Last Updated: May 25, 2017
· timpietrusky

TypeScript from Microsoft

Microsoft released a new programming language named TypeScript which is a superset of JavaScript. So unlike CoffeeScript you don't have to learn any new syntax, because TypeScript just extends JavaScript with some features:

  • Type annotations
  • Classes
  • Interface
  • Modules
  • Pointer function

The project is Open Source (Apache License) and you can compile the code with the TypeScript compiler for Node.js.

Example: Create a class


class Greeter {
    greeting: string;
    constructor (message: string) {
        this.greeting = message;
    greet() {
        return "Hello, " + this.greeting;


var Greeter = (function () {
    function Greeter(message) {
        this.greeting = message;
    Greeter.prototype.greet = function () {
        return "Hello, " + this.greeting;
    return Greeter;

Example: Interface


// Definition
interface Picture {
    src: string;

function getUrl(myImg: Picture) {
    return '' + myImg.src;


You don't need to specify that you implement the interface, it just needs to match the interface’s definition!

var hey_jeah = {src: 'a_leet_img.svg'},
    hey_jeah_url = getUrl(hey_jeah);

Further reading

Official page

TypeScript: JavaScript Development at Application Scale

The obligatory TypeScript reaction post by Mark Rendle

2 Responses
Add your response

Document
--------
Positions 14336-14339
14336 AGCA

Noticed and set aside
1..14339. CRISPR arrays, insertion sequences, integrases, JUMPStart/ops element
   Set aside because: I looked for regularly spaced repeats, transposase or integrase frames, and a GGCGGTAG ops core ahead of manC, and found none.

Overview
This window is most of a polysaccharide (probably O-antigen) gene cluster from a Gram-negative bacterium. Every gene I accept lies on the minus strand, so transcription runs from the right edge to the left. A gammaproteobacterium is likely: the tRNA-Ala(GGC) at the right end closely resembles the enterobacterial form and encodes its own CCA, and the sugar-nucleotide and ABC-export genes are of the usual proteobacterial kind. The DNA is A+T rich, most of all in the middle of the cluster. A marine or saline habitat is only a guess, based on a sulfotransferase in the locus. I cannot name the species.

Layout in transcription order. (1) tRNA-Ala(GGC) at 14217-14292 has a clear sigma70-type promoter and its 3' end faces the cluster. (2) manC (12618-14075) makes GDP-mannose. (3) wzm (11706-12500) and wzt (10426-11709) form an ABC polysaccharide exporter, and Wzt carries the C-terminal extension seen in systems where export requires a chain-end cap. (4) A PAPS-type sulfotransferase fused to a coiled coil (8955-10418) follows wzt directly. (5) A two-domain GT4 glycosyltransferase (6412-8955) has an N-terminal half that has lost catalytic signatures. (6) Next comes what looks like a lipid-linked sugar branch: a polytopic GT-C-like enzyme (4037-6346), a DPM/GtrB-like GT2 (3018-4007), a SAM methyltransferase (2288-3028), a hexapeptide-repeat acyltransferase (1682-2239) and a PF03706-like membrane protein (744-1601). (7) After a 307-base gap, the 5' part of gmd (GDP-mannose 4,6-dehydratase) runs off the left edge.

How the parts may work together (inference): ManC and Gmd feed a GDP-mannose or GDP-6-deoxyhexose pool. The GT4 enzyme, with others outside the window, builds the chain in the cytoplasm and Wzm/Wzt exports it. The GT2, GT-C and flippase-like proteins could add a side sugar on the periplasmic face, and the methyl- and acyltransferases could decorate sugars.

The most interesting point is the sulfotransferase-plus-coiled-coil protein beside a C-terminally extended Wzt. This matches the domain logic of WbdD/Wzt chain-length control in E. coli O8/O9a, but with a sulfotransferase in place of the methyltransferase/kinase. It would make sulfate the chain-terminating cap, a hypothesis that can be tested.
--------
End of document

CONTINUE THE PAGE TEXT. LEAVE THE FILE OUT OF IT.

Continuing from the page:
Well I think, that what makes CoffeeScript so sexy is its syntax (and brevity) and that's the reason most developers decide choose it.
On the other hand, the biggest problem with CS is its incompatibility with ES6 syntax, using same keywords but with different meanings (take class for an example). In other words - CoffeScript is not futureproof. How does TypeScript handle that?

PS I really DO like TypeScript, but somehow coding in it feels like going back to my ActionScript times.

over 1 year ago ·

I like TypeScript a lot. I come from C# background and haven't really used JS a lot, just for a few client-side tweaks. I find TypeScript very close to C#.
TS incorporates proposed ES6 changes in JS so if ES6 really adopts all those features, JS will eventually become TS itself. In other words, there may not be any difference in TS and JS after features adoption.

PS - Please correct me if I am wrong.

over 1 year ago ·